Congratulations on your first job. Things are about to get real! The financial decisions you make in your 20s can affect your finances for years to come. That is why it is so important to work on building healthy financial habits now that you will greatly benefit from later.
Credit card debt traps people in a debt cycle for years so either pay it off now and never use it again or try and use it properly. It is never wise to spend money that you do not have and if you do have to resort to a credit card, try and pay off the balance in full every single month.
One of the most detrimental financial habits you can develop is to rely on credit cards to cover daily expenses when you go over budget. Instead, it is important to have an emergency fund in place, so you do not need to rely on credit. Aim to save up three to six months' worth of expenses. That will cover you in the event of an emergency or unexpected event such as losing your job.
Your first step is to look at your income and create a budget. A budget will help you decide when and how to spend your money properly, giving you the power to decide where your money goes. Following a budget will help you manage your money without stress. You may want to consider using a budgeting app designed for general personal budgeting.
To reach your lifelong dreams, you need to set financial goals. By setting long-term, mid-term, and short-term financial goals, you will be one step closer to financial security A long-term goal, for example, might be saving for retirement, while a short-term goal could be building up your emergency fund.
Now that you have good money coming in, you need to make savings a priority rather than something you tackle when everything else is taken care of. Set up a set amount to be automatically withdrawn from your pay every month via automatic transfer. Set a goal to save 10% to 20% of your income each month to put toward your long-term priorities.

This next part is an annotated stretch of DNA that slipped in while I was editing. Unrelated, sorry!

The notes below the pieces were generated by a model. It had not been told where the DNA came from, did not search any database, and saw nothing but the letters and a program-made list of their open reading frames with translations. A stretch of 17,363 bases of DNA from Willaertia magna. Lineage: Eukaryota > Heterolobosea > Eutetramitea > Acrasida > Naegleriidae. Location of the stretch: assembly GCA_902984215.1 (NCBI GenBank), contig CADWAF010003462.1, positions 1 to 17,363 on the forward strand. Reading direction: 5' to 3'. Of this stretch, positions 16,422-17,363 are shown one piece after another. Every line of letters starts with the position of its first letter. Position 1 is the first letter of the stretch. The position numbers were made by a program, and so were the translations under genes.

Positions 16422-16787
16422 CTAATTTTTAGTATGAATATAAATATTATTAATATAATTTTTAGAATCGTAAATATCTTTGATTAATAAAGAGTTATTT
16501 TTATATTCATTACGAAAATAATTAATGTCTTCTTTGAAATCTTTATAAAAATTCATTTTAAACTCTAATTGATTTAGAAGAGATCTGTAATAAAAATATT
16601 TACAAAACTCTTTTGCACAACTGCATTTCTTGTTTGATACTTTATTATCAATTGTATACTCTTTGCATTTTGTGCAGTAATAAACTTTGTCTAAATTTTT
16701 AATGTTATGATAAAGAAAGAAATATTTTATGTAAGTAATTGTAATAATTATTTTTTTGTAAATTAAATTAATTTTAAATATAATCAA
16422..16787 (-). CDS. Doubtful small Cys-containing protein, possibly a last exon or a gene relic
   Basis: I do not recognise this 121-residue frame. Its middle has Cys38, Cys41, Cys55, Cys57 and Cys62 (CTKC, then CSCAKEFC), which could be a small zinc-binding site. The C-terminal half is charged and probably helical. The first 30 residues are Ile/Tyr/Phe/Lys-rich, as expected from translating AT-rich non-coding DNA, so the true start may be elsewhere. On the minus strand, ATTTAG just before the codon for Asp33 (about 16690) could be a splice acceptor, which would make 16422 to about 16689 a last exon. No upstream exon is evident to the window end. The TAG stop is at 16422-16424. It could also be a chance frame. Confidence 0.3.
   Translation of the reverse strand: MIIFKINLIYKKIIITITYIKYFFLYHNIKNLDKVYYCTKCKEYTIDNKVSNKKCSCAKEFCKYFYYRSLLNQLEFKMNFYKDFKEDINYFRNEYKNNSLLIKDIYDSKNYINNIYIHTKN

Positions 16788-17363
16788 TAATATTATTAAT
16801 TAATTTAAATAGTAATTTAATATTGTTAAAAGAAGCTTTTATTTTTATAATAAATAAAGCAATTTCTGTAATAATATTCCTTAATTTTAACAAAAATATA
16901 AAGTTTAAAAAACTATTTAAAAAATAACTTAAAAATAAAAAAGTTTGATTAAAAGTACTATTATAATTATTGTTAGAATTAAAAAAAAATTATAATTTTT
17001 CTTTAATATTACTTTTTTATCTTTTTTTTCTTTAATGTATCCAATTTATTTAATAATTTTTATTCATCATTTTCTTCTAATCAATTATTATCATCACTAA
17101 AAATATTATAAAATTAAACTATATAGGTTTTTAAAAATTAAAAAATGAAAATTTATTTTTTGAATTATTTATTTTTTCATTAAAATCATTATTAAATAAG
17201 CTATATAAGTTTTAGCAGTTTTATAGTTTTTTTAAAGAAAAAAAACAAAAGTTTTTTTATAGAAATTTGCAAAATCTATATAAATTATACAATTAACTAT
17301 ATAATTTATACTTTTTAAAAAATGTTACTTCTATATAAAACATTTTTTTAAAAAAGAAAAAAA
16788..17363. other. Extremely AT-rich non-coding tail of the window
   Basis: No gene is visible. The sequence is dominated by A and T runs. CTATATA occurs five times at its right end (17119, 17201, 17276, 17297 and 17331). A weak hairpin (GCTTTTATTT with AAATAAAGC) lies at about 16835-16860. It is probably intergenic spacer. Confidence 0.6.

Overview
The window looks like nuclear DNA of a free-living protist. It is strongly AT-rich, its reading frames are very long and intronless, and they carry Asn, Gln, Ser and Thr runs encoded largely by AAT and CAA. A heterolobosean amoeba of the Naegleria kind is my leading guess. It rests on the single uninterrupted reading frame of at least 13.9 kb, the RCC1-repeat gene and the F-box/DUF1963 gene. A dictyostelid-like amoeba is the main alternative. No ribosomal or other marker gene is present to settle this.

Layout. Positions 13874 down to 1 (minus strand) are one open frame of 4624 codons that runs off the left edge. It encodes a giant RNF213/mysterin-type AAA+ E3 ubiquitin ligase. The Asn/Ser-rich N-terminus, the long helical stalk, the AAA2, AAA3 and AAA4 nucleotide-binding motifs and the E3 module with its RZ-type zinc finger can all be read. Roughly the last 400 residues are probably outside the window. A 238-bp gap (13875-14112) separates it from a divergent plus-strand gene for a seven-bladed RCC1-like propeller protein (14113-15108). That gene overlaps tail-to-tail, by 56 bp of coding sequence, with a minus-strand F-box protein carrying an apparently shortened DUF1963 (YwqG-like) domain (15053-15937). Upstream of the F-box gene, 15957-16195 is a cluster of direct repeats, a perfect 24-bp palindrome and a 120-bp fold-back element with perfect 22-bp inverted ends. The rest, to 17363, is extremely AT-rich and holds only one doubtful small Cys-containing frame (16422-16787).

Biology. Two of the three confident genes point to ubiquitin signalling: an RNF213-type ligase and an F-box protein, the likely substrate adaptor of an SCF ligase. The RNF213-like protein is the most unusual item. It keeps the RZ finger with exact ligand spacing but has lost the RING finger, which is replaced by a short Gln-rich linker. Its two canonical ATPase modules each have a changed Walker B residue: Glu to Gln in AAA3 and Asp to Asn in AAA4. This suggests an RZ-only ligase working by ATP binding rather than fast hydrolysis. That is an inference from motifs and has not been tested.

Remember to take full advantage of your employee benefits. These come as part of your remuneration package and can include membership of a staff pension scheme and maybe death in service and health cover if you are lucky. As regards the pension, be sure to match the employer contribution because when you take tax relief and the compounding factor into account, this is basically free money for your retirement.
The great thing about being in your 20s is that you have a gift that only comes around once and that is “time”. If you use your time wisely by investing in the markets early be it for pension or savings then the potential compound interest can make your money grow exponentially over time.
It is a lot easier than you think to build a sound financial foundation for your later years. By mastering the most important money skills now in your 20s, you will be thanking yourself in your 40s and 50s and beyond.